Indeed, while there has been considerable hype surrounding new technologies such as AI, there is a growing concern that the hype has been overblown. For instance, even industry cheerleaders such as the MIT Tech Review6 recently poured cold water on the transformational claims of various AI startups, reminding us that the journey from idea to scale is a perilous one.
It’s certainly not a new problem, and indeed Solow’s maxim about the computing age coincided with Michael Hammer’s missive about the lack of business process reengineering, but there is little sense that the lessons of that age have been learned. Indeed, as Jeffrey Funk points out in IEEE Spectrum7, the proportion of technology companies that are turning a profit when they go public has plummeted from 76% in 1980 to just 17% in 2018, despite the fact that startups today are 7.7 years old by the time they go public, compared to an average of 2.8 years as recently as 1998.
This journey not only to scale, but to profitability is therefore an increasingly perilous one. A report from Tata Consulting Services last year explores some of the factors startups in Europe most crave when attempting to scale their businesses, and found a number of key areas that officials could improve to better support startups, including:
- Complete, strengthen and extend the EU Single Market and the EU Digital Single Market.
- Removing asymmetry in the ease of doing business, especially around areas such as tax systems and regulations.
- Support to scale up, not just to start up.
- Capital funds and investment for globalizing, with the costs involved in scaling across Europe greater than when doing so domestically.
- Build an entrepreneurial spirit and overcome the preference for employment over self-employment in Europe.
The so called “Juncker Plan” does address some of these issues, and support is being raised for startups across Europe, with the likes of the European Fund for Strategic Investment providing considerable amounts of funding to ventures throughout Europe. Member states are also working collectively to remove some of the structural barriers that are harming startup growth outside of their domestic market.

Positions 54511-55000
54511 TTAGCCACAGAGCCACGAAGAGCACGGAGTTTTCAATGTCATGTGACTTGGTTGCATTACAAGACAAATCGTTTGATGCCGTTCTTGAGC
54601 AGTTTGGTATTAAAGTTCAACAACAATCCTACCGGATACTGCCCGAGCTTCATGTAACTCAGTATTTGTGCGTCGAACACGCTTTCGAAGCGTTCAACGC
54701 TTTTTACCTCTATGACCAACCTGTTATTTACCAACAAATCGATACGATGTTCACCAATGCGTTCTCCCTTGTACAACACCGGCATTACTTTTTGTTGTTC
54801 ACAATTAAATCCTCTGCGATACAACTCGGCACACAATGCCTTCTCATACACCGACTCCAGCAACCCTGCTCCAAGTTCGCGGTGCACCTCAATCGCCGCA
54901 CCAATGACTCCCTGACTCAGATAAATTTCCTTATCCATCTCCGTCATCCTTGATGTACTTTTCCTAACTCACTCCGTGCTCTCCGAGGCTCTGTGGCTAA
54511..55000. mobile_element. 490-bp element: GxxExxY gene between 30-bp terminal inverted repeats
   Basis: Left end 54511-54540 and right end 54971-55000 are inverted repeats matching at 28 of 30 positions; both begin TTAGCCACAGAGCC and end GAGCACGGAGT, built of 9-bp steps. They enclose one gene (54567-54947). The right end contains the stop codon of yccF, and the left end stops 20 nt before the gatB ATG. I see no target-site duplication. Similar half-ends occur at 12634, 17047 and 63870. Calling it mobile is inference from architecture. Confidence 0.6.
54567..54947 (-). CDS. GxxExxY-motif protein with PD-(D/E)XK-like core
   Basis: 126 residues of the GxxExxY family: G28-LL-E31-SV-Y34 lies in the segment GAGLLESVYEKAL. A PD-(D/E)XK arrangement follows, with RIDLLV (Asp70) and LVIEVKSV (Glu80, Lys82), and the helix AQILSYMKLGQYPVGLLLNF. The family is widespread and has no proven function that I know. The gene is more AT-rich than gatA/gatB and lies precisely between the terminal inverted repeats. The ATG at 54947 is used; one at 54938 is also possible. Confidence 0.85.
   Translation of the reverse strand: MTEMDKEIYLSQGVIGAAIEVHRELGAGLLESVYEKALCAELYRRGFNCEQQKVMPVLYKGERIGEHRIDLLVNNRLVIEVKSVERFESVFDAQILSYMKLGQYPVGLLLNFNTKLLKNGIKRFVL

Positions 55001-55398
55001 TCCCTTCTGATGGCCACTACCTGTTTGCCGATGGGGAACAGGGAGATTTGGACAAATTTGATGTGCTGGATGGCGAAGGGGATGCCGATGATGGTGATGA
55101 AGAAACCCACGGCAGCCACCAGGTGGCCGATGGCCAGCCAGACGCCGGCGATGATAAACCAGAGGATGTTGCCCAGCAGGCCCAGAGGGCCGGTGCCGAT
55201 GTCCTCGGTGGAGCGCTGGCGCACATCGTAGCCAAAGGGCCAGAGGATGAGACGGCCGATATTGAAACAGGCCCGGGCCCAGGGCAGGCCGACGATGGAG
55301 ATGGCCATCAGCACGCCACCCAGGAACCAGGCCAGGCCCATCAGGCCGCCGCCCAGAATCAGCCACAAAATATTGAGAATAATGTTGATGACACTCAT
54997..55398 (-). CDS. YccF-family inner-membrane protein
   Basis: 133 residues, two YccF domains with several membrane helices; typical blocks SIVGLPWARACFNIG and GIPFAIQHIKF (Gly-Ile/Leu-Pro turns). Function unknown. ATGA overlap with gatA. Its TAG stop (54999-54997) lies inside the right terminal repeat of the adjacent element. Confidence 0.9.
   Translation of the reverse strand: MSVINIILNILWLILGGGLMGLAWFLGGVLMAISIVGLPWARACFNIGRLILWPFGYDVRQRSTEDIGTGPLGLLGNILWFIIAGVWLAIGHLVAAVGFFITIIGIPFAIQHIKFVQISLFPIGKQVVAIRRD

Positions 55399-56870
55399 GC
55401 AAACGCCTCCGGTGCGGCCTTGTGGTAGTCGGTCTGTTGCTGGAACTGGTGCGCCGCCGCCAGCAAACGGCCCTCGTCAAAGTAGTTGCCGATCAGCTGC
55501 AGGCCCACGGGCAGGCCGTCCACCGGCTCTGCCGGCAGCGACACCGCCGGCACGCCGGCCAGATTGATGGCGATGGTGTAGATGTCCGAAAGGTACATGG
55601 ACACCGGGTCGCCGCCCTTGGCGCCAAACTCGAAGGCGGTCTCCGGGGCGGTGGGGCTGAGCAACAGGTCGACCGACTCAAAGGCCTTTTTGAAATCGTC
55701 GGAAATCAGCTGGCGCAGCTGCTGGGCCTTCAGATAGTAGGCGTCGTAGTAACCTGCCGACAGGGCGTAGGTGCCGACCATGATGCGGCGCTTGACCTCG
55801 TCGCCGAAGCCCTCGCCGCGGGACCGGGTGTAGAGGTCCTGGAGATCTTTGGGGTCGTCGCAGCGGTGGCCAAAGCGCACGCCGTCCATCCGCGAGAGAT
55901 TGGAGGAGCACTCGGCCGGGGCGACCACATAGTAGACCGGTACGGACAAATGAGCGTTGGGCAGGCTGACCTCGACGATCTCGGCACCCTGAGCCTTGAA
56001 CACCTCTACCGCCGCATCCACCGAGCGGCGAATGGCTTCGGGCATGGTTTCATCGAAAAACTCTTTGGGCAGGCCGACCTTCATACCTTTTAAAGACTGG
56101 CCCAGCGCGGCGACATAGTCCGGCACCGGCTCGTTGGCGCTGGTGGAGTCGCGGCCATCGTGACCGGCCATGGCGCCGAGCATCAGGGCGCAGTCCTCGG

Myths vs reality
Alas, the reporting of entrepreneurship, and the technologies contained within these startups has allowed many myths to emerge that not only don’t bear much relation to reality, but also hinder our ability to innovate successfully as a society.
Indeed, in the United States, data9 reveals that entrepreneurship has declined by around half between 1978 and 2011, with this especially pronounced10 among the share of young firms, as employment at young firms fell from nearly half of the workforce in the 1980s to just 39% by 2006. By contrast, employment at big firms rose from 51% to 57% of the overall workforce in the same timeframe. What’s more, this rate has been especially pronounced among those with the highest education.
Alongside this, there is also strong evidence to suggest that, contrary to the job-hopping legend that has emerged in recent years, people today are actually moving company less frequently than in the past. This lack of mobility diminishes the kind of network connections that are so important in helping innovations disseminate.
“So one critical requirement for effective Open Innovation is a high level of education and skill in the workforce, combined with a reasonably high level of labor mobility from one organization to other organizations, to diffuse that knowledge broadly throughout society,” Chesborough says.
Indeed, census data11 shows that people aren’t even moving home as often as was previously the case, with statistics showing that over the past 35 years the number of Americans who have moved has declined to roughly half previous levels.